When you conduct a review of your life insurance, you may find that there is no need for change. On the other hand, your financial situation may have changed so much that your current policy isn’t suitable for you anymore. If this is the case, you’ll have to make some adjustments to the policy. As a last resort, you can replace your policy. This should only be done if there is nothing that can be changed in the current policy to make it fit your needs. Here are some of the common changes that you can make to your policy.
Types of life insurance policy changes
Increase or decrease coverage: With the guaranteed insurability rider, you can increase your coverage without evidence of insurability. Even if your health has declined and you would be rated for a new policy, the rider allows you to pay for the additional coverage based on the health class of the original policy. Although premiums will be based on your age when you exercise the option, at least you won’t have to worry about being rated or declined.
With a decrease of the face amount, the main advantage is that premium also decreases proportionally. It’s an easy way to save money if you find that you no longer need as much coverage. For example, when you pay off your mortgage. Each insurance company has minimum coverage that must be maintained and this number varies widely. For example, the lowest face amount that Industrial Alliance will cover on their term policies is $10,000, while the minimum for a Sun Life term policy is $250,000.
Reconsideration of rating or exclusion: If you were issued a life insurance policy with a rating or a disability insurance policy with an exclusion and your health has improved, you can apply to have the insurance company reconsider your case. You’ll have to undergo medical underwriting such as a blood test, and the underwriter will reassess your risk based on the results.
Similarly, if you’ve ceased smoking for a period of 12 months, you can change to non-smoker rates after submitting a urine sample. Premiums for smokers are distinctly higher than non-smokers, and switching to non-smoker rates can save you thousands over the life of the policy. If you qualify, don’t wait any longer to make this change!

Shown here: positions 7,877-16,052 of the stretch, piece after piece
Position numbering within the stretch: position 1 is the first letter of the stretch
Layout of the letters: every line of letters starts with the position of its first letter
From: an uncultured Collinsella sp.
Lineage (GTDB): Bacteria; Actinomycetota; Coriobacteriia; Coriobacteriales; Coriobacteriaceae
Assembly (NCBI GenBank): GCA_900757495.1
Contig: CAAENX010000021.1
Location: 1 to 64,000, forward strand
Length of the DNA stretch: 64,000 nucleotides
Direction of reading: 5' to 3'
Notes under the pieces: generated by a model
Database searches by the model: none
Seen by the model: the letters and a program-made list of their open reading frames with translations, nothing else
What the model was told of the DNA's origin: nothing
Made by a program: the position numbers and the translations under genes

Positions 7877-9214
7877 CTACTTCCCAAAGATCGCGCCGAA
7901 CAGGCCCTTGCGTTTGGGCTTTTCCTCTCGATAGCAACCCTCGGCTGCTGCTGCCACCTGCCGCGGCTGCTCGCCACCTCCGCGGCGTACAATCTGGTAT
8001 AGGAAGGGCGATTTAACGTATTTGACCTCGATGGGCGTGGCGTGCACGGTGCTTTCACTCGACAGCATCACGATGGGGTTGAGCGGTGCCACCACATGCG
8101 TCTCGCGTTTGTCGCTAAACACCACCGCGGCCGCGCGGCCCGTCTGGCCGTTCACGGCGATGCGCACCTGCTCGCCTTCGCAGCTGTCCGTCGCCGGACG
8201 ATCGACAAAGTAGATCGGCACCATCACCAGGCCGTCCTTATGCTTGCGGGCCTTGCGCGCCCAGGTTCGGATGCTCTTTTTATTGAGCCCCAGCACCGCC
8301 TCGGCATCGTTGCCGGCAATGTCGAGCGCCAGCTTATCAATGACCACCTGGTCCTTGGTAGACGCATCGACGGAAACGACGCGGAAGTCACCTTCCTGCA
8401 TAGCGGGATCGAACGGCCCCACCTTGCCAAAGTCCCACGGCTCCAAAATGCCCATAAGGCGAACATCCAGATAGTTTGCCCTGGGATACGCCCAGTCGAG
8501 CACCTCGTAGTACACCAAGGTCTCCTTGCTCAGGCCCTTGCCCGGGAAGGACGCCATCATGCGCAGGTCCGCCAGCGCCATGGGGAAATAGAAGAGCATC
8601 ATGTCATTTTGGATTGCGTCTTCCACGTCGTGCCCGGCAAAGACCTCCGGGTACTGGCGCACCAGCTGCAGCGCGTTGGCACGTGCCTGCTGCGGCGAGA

Exercise options or riders: Riders are options attached to your policy that augment your coverage. The guaranteed insurability rider was described above, but there are other riders that require your action. For example, the return of premium rider with a critical illness policy can be exercised to refund your premiums if you haven’t made a claim yet.
Although not a rider, conversion of a term to permanent policy also requires action on your part. It may be prudent to convert a portion of your term policy into permanent protection if you’ve developed health issues that would prevent you from qualifying for a brand new policy. Permanent life insurance will be in force long after a term policy expires, and play an important role in estate planning.
Add or remove rider: Some riders must be bought at the same time as when the policy was first issued, while others can be added later. Take child term insurance, for example. A newlywed couple will not have any need for a child term policy but will still have life insurance coverage. After the birth of their first born, they can add the child term insurance rider to their existing policy to cover burial costs.
Removing a rider may also come in handy. For example, if you had a disability waiver of premium rider, which waives your premium if you become disabled, you can drop it if you are covered under a group or individual disability plan.
Permanent life insurance policy changes: Dividends are paid to holders of participating whole life insurance policies. You can change the dividend option, such as from having it paid out in cash to using it to purchase more coverage. With universal life policies, the cost of insurance can also be changed from yearly renewable term to level cost of insurance or vice versa. Another change you can make with a permanent policy is using the cash value accumulated within the policy to pay the premium so that you can take a ‘premium holiday’.
Reinstatement: Policies that have lapsed due to non-payment can be reinstated, provided you are able to qualify at the same rates. This is handy if have forgotten to pay the premium or changed your mind about cancelling the policy. Keep in mind you’ll have to pay back all the premiums missed during the lapsed period plus interest and provide medical evidence of good health.
Change beneficiary or owner: Lastly, you can change the beneficiary or owner of the policy. Reasons for changing beneficiary include but are not limited to: divorce, charitable giving and birth of a child. Ownership of a policy can be passed down from parent to child, when the child reaches adulthood and signifies that he is prepared for the responsibility.
All that is needed to make most of the changes mentioned in this post is a form from the insurance company. Some have additional underwriting requirements, such as the reinstatement of a policy or reconsideration of a rating or exclusion. Nevertheless, it’s sensible to review your policies for change once every few years or when a major life event occurs. You never know when the day will come when it’s too late to make these changes.
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